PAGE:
For recording tracks in FL I highly recommend recording to the playlist and not Edison, it simplifies everything in the long run once you learn more.

Which every DAW you pick you should try video tutorials of the DAW you are using. Like if you using FL Studio, don't watch Reaper tutorials. If your using Reaper, don't watch Pro Tools tutorials. It takes a while to learn everything. Try to find those beginner guides.

If you have any specific FL Studio questions I can help you.
Last edited by FireHawk at Feb 21, 2012,
#7
Quote by FireHawk
A lot of the FL "not to be used for anything but electronic and hip hop" stems back to when it was still called "Fruity Loops" and was just a sequencer. Even in Fruity Loops 6 audio clip recording was kinda sketch., one of the reasons they changed to "FL Studio" instead of "Fruity Loops" is because of the bad rep they use to have for audio clip recording. FL 9 and FL 10 are both very capable DAWs. I have recorded many different genres in FL, mostly rock. I love it. I think it makes way more since then most DAWs (shortcuts, layouts, mixer routing, etc.), although I am in the minority, since it is set up different than almost all DAWs.

With all that said I recommend Reaper. FL maybe my favorite but I believe everyone should be familiar with a more "classic" style DAW, such as Reaper, Cubase, Pro Tools ,etc. Why they all diff a bit from each other they are similar in many aspects. Those aspects are very different from FL. Knowing something like Reaper, Cubase, etc. will help you more if you want to work with other artists.

There is no best DAW. As for tutorials try youtube tutorials to learn about compression and such if you want audio examples. Make sure you listen in HD.


So you recommend I use Reaper ALSO just for the experience? What is this "classic" style, and how is FL Studio different? And you say to look up youtube tutorials, but where do I begin? Are there any good "Absolute Beginners Guide to getting started in Audio Production" videos that you know of?

I forgot to mention, if you buy FL studio, you get free update for life to the version you own, as well as if you some day get a better program for instruments you record. You can (depending on the DAW) Run FL studio as a VST within it.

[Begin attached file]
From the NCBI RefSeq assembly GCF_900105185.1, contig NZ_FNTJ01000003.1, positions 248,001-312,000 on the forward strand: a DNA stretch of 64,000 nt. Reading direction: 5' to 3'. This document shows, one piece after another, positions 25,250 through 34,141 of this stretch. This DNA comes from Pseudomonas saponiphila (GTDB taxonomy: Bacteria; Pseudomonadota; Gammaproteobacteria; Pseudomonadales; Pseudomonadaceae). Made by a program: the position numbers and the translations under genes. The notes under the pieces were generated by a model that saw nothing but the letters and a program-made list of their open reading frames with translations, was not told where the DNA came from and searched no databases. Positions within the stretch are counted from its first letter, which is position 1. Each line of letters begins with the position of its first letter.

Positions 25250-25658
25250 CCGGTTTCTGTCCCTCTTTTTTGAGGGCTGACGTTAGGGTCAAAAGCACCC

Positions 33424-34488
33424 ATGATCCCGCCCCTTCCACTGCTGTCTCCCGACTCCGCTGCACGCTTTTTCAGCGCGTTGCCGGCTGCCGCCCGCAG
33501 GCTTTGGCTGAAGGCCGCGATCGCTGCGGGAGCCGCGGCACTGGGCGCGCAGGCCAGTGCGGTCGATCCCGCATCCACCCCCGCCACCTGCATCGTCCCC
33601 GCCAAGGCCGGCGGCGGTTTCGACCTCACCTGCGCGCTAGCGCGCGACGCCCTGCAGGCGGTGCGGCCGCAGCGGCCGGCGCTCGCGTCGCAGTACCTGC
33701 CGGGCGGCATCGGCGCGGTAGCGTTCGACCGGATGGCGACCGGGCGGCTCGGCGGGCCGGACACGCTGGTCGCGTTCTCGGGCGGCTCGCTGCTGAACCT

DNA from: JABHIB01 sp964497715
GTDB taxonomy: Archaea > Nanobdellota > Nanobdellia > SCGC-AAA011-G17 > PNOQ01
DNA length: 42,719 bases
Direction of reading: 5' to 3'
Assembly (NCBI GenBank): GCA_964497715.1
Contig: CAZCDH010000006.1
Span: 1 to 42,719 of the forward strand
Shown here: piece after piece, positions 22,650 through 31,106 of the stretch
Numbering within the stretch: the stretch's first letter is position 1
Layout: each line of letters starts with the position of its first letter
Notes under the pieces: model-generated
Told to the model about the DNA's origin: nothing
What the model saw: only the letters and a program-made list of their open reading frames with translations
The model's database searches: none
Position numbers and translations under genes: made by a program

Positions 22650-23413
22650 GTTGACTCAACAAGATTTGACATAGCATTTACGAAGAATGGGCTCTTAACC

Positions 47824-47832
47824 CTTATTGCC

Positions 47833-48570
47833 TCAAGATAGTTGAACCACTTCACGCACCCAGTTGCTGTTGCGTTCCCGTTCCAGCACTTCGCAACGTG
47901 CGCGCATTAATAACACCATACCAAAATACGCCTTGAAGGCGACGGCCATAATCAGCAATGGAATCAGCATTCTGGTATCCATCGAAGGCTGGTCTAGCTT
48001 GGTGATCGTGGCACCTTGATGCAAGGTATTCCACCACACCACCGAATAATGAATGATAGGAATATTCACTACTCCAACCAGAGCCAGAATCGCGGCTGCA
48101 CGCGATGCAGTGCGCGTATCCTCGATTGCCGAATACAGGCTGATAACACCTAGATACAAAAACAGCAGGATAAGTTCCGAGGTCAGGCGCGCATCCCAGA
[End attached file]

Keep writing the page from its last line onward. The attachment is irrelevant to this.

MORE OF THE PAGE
Curious as to how loading a whole DAW into another DAW as a VST would be beneficial. That kinda sounds like plugging one car into another one....
#8
Quote by FireHawk
For recording tracks in FL I highly recommend recording to the playlist and not Edison, it simplifies everything in the long run once you learn more.

Which every DAW you pick you should try video tutorials of the DAW you are using. Like if you using FL Studio, don't watch Reaper tutorials. If your using Reaper, don't watch Pro Tools tutorials. It takes a while to learn everything. Try to find those beginner guides.

If you have any specific FL Studio questions I can help you.


Alright, would you happen to know of the best FL Studio tutorials, perhaps some geared towards rock musicians?
#9
Quote by Sample246
So you recommend I use Reaper ALSO just for the experience? What is this "classic" style, and how is FL Studio different? And you say to look up youtube tutorials, but where do I begin? Are there any good "Absolute Beginners Guide to getting started in Audio Production" videos that you know of?


If you learn FL I think you should learn Reaper. If you learn Reaper then I wouldn't worry about FL. I say "classic" as in standard. If you look at Reaper, Cubase, Pro Tools, Logic they all look similar. Just search screen shots.

Before you learn audio production you need to learn some DAW basics. So search something along the lines of "[DAW NAME] Beginner Tutorial"

Quote by Sample246
Alright, would you happen to know of the best FL Studio tutorials, perhaps some geared towards rock musicians?